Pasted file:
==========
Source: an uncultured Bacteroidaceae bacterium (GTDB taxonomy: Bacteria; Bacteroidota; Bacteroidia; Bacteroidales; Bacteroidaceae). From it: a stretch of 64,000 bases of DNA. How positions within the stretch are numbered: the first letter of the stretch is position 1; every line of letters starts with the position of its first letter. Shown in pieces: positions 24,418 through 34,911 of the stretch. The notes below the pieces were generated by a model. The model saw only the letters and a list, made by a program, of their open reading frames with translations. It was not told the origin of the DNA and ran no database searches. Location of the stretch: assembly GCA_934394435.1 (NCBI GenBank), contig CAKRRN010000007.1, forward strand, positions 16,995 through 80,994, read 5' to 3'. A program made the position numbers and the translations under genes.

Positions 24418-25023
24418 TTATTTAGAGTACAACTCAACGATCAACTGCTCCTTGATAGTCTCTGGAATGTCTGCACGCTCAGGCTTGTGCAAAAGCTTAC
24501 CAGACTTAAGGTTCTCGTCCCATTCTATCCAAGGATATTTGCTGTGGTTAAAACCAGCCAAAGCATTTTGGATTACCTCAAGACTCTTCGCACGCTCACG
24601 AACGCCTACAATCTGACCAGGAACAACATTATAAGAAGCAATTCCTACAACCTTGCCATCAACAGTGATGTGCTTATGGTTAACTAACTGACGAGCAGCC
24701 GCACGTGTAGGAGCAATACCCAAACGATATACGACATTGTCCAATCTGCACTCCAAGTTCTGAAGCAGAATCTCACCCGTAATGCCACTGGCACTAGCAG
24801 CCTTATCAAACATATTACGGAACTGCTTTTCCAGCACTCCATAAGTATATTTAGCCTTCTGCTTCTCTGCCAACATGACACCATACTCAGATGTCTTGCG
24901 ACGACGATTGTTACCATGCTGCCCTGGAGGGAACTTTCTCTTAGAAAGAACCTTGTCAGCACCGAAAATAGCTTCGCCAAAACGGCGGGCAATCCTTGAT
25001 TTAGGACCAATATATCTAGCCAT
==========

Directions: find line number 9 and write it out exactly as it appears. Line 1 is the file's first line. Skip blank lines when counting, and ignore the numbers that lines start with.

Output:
25001 TTAGGACCAATATATCTAGCCAT